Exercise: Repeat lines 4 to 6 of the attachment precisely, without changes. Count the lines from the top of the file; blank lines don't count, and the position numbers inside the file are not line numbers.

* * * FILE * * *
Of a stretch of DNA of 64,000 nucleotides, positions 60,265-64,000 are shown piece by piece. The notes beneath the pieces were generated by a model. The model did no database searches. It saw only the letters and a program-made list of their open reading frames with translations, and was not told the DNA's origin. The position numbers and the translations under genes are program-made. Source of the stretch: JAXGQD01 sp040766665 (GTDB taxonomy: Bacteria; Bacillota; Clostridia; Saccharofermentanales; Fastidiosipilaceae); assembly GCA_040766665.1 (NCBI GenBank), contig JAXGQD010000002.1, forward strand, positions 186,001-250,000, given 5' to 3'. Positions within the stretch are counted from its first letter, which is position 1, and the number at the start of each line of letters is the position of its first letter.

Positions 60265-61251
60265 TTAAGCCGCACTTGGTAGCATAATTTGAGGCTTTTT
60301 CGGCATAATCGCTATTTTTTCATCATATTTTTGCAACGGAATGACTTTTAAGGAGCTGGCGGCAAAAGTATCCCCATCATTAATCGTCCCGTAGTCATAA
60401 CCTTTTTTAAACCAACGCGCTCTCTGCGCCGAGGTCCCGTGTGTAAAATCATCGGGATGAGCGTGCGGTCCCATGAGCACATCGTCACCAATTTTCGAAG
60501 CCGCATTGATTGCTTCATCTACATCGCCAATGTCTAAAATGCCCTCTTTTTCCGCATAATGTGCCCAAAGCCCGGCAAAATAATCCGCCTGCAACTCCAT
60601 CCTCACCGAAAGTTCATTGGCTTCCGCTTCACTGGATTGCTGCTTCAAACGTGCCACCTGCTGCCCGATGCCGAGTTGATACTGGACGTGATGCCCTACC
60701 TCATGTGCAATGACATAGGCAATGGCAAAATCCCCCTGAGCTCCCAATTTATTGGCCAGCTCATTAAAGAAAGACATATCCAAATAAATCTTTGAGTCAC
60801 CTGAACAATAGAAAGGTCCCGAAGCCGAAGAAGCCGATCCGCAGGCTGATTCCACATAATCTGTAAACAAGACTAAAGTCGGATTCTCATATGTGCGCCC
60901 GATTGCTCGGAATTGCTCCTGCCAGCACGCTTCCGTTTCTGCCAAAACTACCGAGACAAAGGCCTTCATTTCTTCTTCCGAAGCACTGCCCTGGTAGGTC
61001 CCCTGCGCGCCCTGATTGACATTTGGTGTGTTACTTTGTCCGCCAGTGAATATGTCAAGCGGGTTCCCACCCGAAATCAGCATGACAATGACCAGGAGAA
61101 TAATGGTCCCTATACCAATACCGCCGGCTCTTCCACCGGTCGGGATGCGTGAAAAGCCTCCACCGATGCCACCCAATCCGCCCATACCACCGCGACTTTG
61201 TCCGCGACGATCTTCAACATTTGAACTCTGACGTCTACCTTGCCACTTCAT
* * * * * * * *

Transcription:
60301 CGGCATAATCGCTATTTTTTCATCATATTTTTGCAACGGAATGACTTTTAAGGAGCTGGCGGCAAAAGTATCCCCATCATTAATCGTCCCGTAGTCATAA
60401 CCTTTTTTAAACCAACGCGCTCTCTGCGCCGAGGTCCCGTGTGTAAAATCATCGGGATGAGCGTGCGGTCCCATGAGCACATCGTCACCAATTTTCGAAG
60501 CCGCATTGATTGCTTCATCTACATCGCCAATGTCTAAAATGCCCTCTTTTTCCGCATAATGTGCCCAAAGCCCGGCAAAATAATCCGCCTGCAACTCCAT